CCM is a group of about two dozen weekly and monthly newspapers in the Denver suburbs. They were saved from chain ownership two years ago when they were purchased through a deal led by the National Trust for Local News. Last August we spoke with Elizabeth Hansen Shapiro, the co-founder and CEO of the trust.

Shapley has talked about the power of representation as a visible Latina leader in an industry that has traditionally been dominated by white men. She says she hopes to use her position to encourage more diversity in journalism. Her mentor at the Post, Greg Moore, was a previous guest on What Works. You can listen to his episode here.

Shapley grew up in northeastern Colorado, in a rural county. Her father had a dairy farm. When I was in Colorado doing research for our book-in-progress, “What Works in Community News,” she told me that dairy farming is a lot like newspapers, because cows don’t know it’s Christmas.

Also this week, we talk with Madison Xagoraris, a graduate student in the Media Advocacy Program at Northeastern University’s School of Journalism. Xagoraris recently reported on KefiFM, a Boston-based Greek music outlet dedicated to serving the Greek and Greek American communities in the Boston area and throughout New England.

Ellen has a Quick Take about retired journalists who are busy launching startup newsrooms. Nieman Reports has a piece by Jon Marcus that looks at the Asheville Watchdog in North Carolina, and the New Bedford Light in Massachusetts. These journalists say they want to help bolster the profession they gave their lives to by setting up nonprofit community news sites and mentoring younger reporters and editors. They aren’t playing pickleball.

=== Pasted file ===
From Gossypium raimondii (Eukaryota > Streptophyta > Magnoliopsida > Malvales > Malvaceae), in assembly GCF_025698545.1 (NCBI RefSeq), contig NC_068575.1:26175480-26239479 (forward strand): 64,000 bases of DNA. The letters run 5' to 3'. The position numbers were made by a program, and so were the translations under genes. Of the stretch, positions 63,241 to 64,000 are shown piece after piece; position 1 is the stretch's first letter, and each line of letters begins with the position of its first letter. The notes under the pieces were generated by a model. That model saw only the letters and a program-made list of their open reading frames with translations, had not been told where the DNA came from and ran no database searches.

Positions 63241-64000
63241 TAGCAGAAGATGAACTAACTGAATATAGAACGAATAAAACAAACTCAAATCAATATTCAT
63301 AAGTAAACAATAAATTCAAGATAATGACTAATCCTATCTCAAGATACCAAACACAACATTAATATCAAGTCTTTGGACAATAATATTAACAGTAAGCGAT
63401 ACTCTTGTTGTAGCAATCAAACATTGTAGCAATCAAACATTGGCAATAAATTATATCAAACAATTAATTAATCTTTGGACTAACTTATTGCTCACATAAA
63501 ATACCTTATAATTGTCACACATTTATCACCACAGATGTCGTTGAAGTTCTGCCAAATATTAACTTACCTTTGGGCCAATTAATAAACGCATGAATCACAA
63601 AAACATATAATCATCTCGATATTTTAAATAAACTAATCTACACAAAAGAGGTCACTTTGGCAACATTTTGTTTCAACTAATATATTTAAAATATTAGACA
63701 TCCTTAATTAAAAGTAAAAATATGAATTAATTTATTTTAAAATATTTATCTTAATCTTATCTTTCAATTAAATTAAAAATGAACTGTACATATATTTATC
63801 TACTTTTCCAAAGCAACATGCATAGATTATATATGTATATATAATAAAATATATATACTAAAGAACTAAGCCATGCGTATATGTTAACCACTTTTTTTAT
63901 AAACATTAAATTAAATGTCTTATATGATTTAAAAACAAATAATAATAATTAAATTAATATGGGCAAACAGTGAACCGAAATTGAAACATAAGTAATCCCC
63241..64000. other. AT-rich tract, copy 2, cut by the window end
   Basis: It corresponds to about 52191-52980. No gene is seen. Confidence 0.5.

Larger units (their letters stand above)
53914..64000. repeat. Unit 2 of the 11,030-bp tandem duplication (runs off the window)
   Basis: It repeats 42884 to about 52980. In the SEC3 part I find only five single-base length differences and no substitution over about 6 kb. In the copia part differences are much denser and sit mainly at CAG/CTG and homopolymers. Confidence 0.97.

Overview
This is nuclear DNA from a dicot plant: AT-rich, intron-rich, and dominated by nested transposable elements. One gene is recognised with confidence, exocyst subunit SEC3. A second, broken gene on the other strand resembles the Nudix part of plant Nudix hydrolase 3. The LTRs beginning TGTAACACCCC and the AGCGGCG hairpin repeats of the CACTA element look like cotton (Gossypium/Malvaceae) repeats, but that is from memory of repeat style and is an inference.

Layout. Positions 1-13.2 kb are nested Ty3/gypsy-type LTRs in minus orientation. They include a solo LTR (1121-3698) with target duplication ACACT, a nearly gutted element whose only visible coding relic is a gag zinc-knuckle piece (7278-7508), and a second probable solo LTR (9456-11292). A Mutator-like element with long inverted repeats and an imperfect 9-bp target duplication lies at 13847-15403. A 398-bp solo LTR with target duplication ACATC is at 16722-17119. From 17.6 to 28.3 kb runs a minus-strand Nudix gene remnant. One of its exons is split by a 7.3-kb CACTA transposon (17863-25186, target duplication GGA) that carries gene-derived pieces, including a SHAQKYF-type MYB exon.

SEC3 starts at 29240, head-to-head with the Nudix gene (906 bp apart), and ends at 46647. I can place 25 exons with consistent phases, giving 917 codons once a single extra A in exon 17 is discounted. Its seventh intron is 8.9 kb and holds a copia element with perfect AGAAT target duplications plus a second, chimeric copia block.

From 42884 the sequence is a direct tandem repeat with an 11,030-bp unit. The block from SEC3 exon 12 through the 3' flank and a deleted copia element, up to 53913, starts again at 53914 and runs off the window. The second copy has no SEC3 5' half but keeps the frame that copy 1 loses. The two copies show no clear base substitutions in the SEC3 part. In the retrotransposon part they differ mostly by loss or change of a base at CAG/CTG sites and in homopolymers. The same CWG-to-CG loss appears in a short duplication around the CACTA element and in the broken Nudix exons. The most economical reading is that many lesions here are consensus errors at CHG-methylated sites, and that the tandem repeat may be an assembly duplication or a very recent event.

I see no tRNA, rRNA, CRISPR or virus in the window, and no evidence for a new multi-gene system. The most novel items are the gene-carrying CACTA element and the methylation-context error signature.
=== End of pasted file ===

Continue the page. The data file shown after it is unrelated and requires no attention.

I’m in a Colorado state of mind: My Quick Take is on the fifth anniversary of the Denver Rebellion, when the staff of The Denver Post rose up against further newsroom cuts being imposed by its hedge-fund owner, Alden Global Capital. That rebellion sparked a revolution in Denver journalism.

You can listen to our conversation here and subscribe through your favorite podcast app.

Muzzle follow-up: A settlement is reached in a Worcester public records case

A final price tag has been set on the city of Worcester’s years-long campaign to withhold public records pertaining to police misconduct from the Telegram & Gazette, the city’s daily paper, and its reporter Brad Petrishen. Open government watchdog Andrew Quemere writes that the T&G and the city reached a settlement in February for $180,000 to cover most of the paper’s legal fees plus $5,000 in punitive damages.

Last summer I gave former Worcester city manager Edward Augustus a New England Muzzle Award, published by GBH News, for leading the effort to keep residents of his city in the dark about what their police department was up to. District Court Judge Janet Kenton-Walker awarded the T&G $101,000 in legal fees in addition to the punitive damages, ruling that such a harsh penalty was justified because the city had misrepresented aspects of the case in its dealings with the court.

Not harsh enough, as it turned out. The T&G’s lawyer, Jeffrey Pyle, appealed Kenton-Walker’s ruling, arguing that the paper’s legal fees of $217,000 should have been covered in their entirety given the city’s misconduct. The state Appeals Court agreed, overturning Kenton-Walker. That led to the February settlement.